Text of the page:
Probiotic bacteria have been shown to considerably limit the incidence and duration of diarrhoea associated with both acute infectious illness and chronic episodes linked to malnutrition[10]. Shornikova et al[11] showed that Lactobacillus reuteri can reduce the duration of acute diarrhoea in infants by one full day. Guandalini[12] observed similar effects with Lactobacillus rhamnosus, which also decreased the duration of hospital stays. Furthermore, in addition to alleviating the symptoms of malnutrition and diarrhoea, probiotics have also been used to specifically target bacterial and viral pathogens[13-16]. Lb. casei Shirota, for example was shown by Ogawa et al[17] to reduce Escherichia coli O157:H7 colonization, while Pascual et al[18] observed complete exclusion of Salmonella enteritidis by Lb. salivarius. Furthermore, even more impressive effects have been observed with mixed probiotic cocktails. Casey et al[19] reported significant amelioration of clinical symptoms of Salmonella Typhimurium infection in pigs using LIVE5; a cocktail of two Lactobacillus murinus strains with one strain each of Lb. salivarius subsp. salivarius, Lb. pentosus and Pediococcus pentosaceous. Pigs administered this mixture exhibited significantly lower levels of Salmonella infection, reduced frequency, severity and duration of diarrhoea, and enhanced weight gain relative to animals fed on a skim milk placebo. Nisbet et al[20] observed similar decreases in Salmonella gallinarum mediated mortality using a commercial probiotic mixture, while Johnson-Henry et al[21] showed that a Lactobacillus mixture reduced inflammation in Helicobacter pylori-infected animals. Furthermore, clinical trials in colonized humans revealed significantly lower levels of H. pylori, and decreased adverse side effects[22]. Probiotics are also effective against rotavirus, an enteric virus which accounts for approximately 60% of all diarrhoeal episodes in developing countries[23,24]. Specifically, Lactobacillus casei subsp. casei strain GG (LGG) has been shown to stimulate a rotavirus-specific IgA antibody response, which may confer immunity against future rotavirus infections[25].

However, one of the most significant limitations in the clinical application of probiotics is that the most clinically relevant probiotics are often the most physiologically fragile. Improving probiotic stress tolerance is thus a biological imperative. Below we describe the application of the “Patho-biotechnology” concept for the development of improved probiotic cultures[26-29] (Figure 1).

Figure 1
Figure 1 Overview the patho-biotechnology concept; enhancing probiotic delivery in the food matrix, gastrointestinal persistence and clinical efficacy.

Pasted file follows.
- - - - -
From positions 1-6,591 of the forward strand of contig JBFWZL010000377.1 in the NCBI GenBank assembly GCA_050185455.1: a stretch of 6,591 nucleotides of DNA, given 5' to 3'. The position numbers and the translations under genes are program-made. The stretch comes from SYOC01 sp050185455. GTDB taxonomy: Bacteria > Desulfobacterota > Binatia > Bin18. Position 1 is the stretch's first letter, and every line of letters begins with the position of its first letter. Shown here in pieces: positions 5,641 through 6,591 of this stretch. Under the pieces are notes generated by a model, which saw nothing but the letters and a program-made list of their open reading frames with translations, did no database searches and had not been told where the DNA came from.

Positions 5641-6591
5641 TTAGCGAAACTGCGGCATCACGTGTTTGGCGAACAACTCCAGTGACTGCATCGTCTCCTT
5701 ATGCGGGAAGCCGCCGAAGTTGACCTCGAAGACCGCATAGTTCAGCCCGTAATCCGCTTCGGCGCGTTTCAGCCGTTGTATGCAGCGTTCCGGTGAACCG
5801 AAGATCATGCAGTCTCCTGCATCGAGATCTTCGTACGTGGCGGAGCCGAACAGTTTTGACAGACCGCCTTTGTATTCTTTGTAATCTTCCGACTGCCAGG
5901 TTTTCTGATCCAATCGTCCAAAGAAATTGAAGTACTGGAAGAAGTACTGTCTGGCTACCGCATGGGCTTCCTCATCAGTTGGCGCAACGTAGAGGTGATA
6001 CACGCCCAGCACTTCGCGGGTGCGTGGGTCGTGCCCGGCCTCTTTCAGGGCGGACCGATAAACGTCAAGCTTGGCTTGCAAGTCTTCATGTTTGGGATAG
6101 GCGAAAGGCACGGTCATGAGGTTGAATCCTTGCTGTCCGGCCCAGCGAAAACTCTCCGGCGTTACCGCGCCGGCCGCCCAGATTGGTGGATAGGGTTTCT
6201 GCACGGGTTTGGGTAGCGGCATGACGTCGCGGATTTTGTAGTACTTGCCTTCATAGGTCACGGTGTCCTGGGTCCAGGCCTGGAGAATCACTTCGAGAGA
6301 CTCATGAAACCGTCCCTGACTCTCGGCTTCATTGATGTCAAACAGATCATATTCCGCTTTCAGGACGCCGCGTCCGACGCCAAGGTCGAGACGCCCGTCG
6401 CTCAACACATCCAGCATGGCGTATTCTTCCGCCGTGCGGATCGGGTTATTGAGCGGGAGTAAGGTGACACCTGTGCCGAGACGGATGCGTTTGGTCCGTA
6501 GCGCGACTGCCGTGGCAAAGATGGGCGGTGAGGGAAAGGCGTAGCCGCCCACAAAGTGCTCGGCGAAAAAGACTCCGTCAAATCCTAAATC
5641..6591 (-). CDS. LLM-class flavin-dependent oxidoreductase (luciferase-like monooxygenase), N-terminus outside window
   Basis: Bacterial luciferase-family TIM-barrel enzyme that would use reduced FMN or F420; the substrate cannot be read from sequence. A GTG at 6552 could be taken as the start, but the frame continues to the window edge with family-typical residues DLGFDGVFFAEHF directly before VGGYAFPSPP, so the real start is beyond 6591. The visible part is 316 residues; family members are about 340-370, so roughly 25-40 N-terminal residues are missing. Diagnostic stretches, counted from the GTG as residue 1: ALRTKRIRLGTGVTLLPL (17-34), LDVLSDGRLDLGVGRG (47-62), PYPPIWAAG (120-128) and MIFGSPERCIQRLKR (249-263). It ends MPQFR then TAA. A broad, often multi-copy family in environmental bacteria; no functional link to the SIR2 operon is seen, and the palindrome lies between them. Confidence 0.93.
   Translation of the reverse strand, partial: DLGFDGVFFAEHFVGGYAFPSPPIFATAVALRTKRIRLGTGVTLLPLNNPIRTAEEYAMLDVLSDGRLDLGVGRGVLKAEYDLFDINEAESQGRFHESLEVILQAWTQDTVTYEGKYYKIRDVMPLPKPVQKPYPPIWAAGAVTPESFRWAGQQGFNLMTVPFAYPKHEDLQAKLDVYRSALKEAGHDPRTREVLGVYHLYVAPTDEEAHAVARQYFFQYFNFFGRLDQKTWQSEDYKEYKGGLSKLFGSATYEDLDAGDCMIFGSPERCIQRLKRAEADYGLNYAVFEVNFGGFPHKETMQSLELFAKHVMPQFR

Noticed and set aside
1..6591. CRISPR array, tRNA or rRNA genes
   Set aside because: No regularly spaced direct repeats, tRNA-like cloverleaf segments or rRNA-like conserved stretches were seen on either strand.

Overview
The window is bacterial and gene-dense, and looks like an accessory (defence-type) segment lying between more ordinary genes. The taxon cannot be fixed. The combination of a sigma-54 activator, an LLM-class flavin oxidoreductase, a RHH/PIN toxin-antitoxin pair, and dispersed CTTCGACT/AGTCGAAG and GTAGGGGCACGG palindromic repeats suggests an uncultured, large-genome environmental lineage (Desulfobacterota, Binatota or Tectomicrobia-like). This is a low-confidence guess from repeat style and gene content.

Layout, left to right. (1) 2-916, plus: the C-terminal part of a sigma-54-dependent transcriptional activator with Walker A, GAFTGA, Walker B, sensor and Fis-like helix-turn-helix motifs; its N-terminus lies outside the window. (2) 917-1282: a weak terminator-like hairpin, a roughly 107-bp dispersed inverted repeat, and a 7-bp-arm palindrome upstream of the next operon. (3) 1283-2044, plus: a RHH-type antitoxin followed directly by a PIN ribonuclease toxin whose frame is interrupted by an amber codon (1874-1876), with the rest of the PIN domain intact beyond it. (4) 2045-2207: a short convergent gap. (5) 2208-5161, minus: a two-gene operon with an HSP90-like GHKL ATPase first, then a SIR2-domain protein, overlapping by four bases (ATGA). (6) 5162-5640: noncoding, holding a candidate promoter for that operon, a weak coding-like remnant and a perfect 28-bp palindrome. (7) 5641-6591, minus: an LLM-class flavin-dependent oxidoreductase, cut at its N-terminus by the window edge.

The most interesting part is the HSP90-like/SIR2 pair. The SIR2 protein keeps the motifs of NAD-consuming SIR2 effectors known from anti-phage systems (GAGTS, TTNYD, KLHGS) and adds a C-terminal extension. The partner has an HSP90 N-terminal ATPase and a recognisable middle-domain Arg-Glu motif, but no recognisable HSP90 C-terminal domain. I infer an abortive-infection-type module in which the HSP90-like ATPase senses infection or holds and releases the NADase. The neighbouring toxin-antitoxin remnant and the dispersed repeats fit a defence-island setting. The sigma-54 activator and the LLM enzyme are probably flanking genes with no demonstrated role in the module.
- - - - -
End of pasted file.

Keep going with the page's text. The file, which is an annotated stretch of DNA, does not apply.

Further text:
Fluctuations in temperature and water availability (aw) are the most common stresses associated with food production[30,31]. The ability to overcome these stresses is thus an important criterion in the selection of commercially viable and clinically effective probiotics[32]. A common strategy to overcome temperature and osmotic stress is the accumulation of compatible solutes, such as the plant derived trimethyl ammonium compound glycine betaine[33], which serves to stabilise cellular function under stressful conditions[34].

Improving compatible solutes accumulation is thus an important first step in the development of more physiologically robust probiotic strains[35]. Several sophisticated mechanisms for compatible solute accumulation have evolved over time[34]. Indeed, the intracellular pathogen L. monocytogenes, which serves as a useful model for Gram positive osmotolerance[36], has three compatible solute uptake systems (BetL, Gbu and OpuC[37]), the first to be identified being the secondary betaine transporter BetL[38-40]. By cloning betL downstream of the nisin inducible promoter PnisA, we were able to assess the ability of BetL to contribute to probiotic survival under a variety of stresses[41,42]. As expected, the Lb. salivarius strain heterologously expressing BetL exhibited a significant increase in betaine uptake compared to the wild type, untransformed control. Indeed, the increased betaine uptake was sufficient to confer improved resistance to chill and cryotolerance, freeze-drying, spray-drying and barotolerance[41,43-46].

In addition to ex vivo stresses, probiotic bacteria must also overcome the in vivo defences of the host[30,31,47,48]. We demonstrated heterologous expression of BetL in Bifidobacterium breve UCC2003, significantly improved survival of the probiotic in gastric juice[49]. In support of this, Termont et al[50] also reported similar effects in a L. lactis strain expressing the E. coli trehalose synthesis genes, suggesting a novel protective role for compatible solutes in the gastric environment. Furthermore, we have reported roles for carnitine and proline in contributing to bacterial gastrointestinal survival[51-54]. Upon exiting the stomach, bacteria enter the upper small intestine where they are exposed to elevated osmolarity (equivalent to 0.3 mol/L NaCl). As was observed with L. salivarius[41], a significant osmoprotective effect was evident following BetL expression in B. breve, facilitating growth of the probiotic in conditions similar to those encountered in vivo. Furthermore, whilst stable colonisation of the murine intestine was achieved by oral administration of B. breve UCC2003, strains expressing BetL were recovered at significantly higher levels than the parent in the faeces, intestines and caecum of inoculated animals. Additionally, BetL significantly improved the clinical efficacy of the probiotic; resulting in significantly reduced levels of systemic infection following oral inoculation with L. monocytogenes, compared to the control.